Press Release


Embargoed Until Contact

June 20, 2012

Sue Ducat
Director of Communications
(301) 841-9962
sducat@projecthope.org

   

From Health Affairs

 

For Vulnerable Older Adults, the Affordable Care Act Could Fall Short Without Changes in Health Care Delivery and Payment Systems

 

Bethesda, MD -- One of the goals of the Affordable Care Act (ACA) is to reduce the fragmentation of services for patients. The problems of fragmentation are magnified for the six million Americans receiving long-term services. New analysis, released as a Web First by Health Affairs, examines the impact on this population of three provisions of the ACA—the Hospital Readmissions Reduction Program (Section 3025), the National Pilot Program on Payment Bundling (Section 3023), and the Community-Based Care Transitions Program (Section 3026). It found that these provisions inadequately address the unique needs of Americans receiving long-term services, and, in some instances, produce unintended consequences that contribute to avoidable poor outcomes. The study is part of Health Affairs’ series of occasional articles on The Care Span, supported by the SCAN Foundation.


Unintended Consequences Of Steps To Cut Readmissions And Reform Payment May Threaten Care Of Vulnerable Older Adults

 

http://content.healthaffairs.org/content/early/2012/06/18/hlthaff.2012.0110

 

By Mary D. Naylor, Ellen T. Kurtzman, David C. Grabowski, Charlene Harrington, Mark McClellan, and Susan C. Reinhard

 

Naylor directs the NewCourtland Center for Transitions and Health at the University of Pennsylvania School of Nursing; Kurtzman is affiliated with The George Washington University School of Nursing; Grabowski is a professor at Harvard Medical School; Harrington directs the National Center for Personal Assistance Services at the University of California, San Francisco; McClellan directs the Engelberg Center for Health Care Reform at the Brookings Institution; and Reinhard is senior vice president of the AARP Public Policy Institute.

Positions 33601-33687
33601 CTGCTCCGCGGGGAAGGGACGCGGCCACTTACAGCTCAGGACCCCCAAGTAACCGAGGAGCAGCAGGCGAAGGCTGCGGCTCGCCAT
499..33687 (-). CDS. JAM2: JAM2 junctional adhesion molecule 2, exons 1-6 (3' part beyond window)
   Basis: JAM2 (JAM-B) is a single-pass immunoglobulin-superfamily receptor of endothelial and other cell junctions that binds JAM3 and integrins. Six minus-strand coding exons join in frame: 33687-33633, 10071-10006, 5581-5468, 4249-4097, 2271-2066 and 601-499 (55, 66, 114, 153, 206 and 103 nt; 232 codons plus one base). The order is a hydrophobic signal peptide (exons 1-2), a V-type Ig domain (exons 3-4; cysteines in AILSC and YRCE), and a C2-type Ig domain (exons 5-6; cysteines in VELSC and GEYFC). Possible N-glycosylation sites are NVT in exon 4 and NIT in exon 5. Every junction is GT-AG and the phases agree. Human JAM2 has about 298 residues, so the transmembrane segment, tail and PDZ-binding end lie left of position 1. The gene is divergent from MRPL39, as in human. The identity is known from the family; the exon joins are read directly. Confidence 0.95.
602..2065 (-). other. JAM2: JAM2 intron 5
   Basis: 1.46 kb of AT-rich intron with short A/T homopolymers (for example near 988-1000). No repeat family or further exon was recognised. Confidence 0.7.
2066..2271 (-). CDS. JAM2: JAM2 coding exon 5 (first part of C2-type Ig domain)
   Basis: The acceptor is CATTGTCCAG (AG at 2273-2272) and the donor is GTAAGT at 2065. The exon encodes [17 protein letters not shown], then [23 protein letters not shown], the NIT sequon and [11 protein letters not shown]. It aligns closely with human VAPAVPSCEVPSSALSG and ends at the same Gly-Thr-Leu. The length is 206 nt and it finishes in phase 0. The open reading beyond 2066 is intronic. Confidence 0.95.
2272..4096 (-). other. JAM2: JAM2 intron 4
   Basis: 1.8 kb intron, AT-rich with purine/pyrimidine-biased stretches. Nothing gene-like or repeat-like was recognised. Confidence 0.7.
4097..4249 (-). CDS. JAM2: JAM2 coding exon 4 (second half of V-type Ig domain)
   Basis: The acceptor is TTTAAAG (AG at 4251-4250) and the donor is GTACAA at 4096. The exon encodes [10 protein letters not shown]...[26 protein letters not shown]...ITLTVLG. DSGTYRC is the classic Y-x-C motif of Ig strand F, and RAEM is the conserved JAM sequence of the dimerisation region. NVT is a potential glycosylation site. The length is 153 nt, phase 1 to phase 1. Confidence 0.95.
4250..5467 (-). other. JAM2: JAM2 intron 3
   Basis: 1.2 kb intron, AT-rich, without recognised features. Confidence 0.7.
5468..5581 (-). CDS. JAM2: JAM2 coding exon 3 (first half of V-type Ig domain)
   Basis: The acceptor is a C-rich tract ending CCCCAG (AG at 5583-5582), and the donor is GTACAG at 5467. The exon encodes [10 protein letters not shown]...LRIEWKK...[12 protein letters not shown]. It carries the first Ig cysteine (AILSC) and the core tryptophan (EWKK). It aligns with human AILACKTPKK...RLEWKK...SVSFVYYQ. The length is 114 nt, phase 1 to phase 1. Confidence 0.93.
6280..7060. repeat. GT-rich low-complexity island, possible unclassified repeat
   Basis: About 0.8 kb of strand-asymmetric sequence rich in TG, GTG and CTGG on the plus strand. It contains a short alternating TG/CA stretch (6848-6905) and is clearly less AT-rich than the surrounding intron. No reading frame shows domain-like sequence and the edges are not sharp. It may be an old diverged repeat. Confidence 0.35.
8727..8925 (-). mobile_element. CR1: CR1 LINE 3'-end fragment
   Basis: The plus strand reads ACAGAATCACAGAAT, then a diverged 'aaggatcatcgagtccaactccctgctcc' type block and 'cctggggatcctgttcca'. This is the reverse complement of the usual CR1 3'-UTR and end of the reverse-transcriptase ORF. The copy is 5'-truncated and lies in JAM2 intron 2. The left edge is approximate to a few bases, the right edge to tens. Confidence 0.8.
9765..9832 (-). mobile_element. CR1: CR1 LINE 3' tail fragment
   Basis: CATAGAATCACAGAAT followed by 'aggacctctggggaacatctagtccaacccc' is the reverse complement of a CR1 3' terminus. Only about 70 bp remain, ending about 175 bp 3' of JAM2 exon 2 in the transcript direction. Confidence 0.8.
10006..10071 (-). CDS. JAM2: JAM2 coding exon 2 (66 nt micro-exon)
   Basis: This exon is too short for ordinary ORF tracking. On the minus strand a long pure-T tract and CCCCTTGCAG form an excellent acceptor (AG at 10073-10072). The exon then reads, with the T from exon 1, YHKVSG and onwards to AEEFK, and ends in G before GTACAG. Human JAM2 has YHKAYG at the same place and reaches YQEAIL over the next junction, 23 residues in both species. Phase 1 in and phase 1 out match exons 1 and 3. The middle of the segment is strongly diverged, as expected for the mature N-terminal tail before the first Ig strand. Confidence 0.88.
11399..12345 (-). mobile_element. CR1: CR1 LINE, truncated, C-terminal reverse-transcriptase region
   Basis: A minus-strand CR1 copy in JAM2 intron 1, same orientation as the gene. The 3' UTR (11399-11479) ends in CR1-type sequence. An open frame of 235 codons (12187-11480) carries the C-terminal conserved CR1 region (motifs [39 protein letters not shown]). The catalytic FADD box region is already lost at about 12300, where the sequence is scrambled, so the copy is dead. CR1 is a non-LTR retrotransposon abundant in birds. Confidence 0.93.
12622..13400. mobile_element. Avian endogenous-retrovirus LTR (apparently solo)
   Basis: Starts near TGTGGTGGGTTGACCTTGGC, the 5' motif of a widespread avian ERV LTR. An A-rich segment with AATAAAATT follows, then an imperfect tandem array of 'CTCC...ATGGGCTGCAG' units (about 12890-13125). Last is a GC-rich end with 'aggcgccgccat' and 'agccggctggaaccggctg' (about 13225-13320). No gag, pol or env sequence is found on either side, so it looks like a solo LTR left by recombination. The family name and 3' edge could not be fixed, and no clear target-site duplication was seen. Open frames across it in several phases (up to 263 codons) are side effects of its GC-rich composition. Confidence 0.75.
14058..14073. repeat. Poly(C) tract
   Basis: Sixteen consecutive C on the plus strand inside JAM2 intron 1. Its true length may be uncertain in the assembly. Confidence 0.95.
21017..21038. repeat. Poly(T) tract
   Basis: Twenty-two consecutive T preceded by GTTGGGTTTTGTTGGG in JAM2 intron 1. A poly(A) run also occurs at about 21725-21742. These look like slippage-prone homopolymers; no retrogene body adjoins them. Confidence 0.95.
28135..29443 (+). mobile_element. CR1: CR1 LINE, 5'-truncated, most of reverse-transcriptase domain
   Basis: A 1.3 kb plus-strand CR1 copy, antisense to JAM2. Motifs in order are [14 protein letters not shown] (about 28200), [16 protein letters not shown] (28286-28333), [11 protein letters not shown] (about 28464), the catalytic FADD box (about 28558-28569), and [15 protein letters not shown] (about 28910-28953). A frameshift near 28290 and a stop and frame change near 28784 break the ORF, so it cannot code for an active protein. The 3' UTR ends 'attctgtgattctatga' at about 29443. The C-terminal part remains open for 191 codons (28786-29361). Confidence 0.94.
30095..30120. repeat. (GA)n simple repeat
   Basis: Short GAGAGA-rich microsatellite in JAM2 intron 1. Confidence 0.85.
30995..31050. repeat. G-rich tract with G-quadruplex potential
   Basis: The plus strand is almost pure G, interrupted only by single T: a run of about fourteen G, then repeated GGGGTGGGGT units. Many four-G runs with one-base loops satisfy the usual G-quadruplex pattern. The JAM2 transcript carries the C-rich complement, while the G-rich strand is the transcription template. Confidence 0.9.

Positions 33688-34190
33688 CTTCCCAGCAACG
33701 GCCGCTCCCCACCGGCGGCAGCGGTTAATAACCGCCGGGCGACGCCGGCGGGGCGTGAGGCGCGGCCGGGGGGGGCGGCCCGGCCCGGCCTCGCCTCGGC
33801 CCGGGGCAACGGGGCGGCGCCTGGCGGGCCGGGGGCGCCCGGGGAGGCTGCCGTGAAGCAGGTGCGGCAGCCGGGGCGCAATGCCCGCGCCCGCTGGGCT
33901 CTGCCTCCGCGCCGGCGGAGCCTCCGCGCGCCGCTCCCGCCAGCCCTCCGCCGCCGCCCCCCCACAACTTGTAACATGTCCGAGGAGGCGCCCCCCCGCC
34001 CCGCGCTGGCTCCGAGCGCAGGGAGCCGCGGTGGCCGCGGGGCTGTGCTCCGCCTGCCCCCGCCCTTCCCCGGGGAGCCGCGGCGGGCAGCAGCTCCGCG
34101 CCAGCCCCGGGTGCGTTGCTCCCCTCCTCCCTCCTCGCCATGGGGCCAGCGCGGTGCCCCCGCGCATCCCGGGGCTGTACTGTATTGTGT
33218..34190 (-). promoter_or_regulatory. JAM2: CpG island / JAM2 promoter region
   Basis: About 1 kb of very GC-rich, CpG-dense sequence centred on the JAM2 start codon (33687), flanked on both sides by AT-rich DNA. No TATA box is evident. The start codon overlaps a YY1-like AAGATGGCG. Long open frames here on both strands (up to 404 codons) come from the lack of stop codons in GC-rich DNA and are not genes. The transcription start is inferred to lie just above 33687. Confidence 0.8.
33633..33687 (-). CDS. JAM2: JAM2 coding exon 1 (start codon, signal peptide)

This article, also to appear in the July edition of Health Affairs, was supported by a grant awarded to the Long-Term Quality Alliance by The Commonwealth Fund.

 

The authors selected these three provisions because each is designed to enhance transitional care and prevent avoidable poor outcomes among the Medicare population. Here are the findings about each of the three programs:

 

  • Hospital Readmission Reduction Program. The program was designed to provide incentives for improvements in outcomes. However, because some frail older adults suffer from multiple conditions, and therefore have a higher possibility of being readmitted, hospitals could respond by limiting access to this population. Alternatively, the authors say that hospitals could also respond by redesigning care processes that benefit all patients.

  • National Pilot Program on Payment Bundling. Bundled payments are designed to motivate providers to deliver care in the lowest-cost setting while avoiding expensive post-acute stays. However, the pilot program excludes long-term services and support as part of the “bundle,” so the authors point out that providers may simply withhold services to this group past the bundled payment period to realize savings.

  • Community-Based Care Transitions. At the moment, thirty sites are participating in a program linking community-based organizations with hospitals to improve outcomes and reduce rehospitalizations. However, the authors point out that many frail older adults might not have been hospitalized or may not live in geographic regions served by these organizations.

“Because the Affordable Care Act may introduce unintended consequences for older adults receiving long-term services and supports, we suggest additional policies that may address these potential emerging risks,” conclude the authors. “Without retooling the payment and delivery systems, reform could fall short of its transformational promise.”

 
 
About Health Affairs
 

Health Affairs is the leading journal at the intersection of health, health care, and policy. Published by Project HOPE, the peer-reviewed journal appears each month in print, with additional Web First papers published periodically and health policy briefs published twice monthly at www.healthaffairs.org. You can also find the journal on Facebook and Twitter. Read daily perspectives on Health Affairs Blog. Download weekly Narrative Matters podcasts on iTunes.


The full text of each Health Affairs Web First paper is available free of charge to all Web-site visitors for a two-week period following posting, after which it switches to pay-per-view for nonsubscribers. Web First papers are supported in part by a grant from The Commonwealth Fund.